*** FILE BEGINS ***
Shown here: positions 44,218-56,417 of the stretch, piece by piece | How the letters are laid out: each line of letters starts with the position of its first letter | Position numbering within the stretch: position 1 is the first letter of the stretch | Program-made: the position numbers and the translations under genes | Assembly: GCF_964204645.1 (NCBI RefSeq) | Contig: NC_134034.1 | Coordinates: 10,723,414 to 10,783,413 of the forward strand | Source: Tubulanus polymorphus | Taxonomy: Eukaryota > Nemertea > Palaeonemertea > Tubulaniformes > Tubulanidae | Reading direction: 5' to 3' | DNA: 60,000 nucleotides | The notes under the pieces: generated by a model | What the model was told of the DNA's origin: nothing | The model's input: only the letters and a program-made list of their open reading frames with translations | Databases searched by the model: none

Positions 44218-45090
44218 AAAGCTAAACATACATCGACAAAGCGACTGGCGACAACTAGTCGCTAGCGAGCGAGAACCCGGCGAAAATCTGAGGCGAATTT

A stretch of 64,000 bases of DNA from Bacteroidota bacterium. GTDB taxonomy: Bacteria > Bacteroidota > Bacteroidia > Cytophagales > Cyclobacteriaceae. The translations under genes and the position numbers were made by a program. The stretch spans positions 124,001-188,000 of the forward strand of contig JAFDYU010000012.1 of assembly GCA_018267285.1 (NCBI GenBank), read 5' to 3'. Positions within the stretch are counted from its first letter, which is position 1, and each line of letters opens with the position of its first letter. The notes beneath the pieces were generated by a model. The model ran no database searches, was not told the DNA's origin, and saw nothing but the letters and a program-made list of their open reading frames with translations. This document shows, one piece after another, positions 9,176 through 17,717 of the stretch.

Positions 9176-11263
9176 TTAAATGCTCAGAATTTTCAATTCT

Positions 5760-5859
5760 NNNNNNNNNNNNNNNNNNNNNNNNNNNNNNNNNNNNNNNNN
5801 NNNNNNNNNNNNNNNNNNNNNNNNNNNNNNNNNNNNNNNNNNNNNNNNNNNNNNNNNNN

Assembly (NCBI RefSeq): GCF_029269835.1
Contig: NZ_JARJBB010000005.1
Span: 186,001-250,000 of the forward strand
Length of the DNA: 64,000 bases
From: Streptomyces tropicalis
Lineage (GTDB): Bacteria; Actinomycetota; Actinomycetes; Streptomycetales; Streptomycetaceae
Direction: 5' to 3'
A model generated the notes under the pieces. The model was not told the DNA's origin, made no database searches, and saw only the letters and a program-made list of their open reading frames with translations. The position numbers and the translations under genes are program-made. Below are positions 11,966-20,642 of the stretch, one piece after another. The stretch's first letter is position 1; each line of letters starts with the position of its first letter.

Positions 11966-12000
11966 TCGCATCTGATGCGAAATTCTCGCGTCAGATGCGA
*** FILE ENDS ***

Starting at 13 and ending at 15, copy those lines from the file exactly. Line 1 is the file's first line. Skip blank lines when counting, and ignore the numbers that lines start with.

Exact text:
Length of the DNA: 64,000 bases
From: Streptomyces tropicalis
Lineage (GTDB): Bacteria; Actinomycetota; Actinomycetes; Streptomycetales; Streptomycetaceae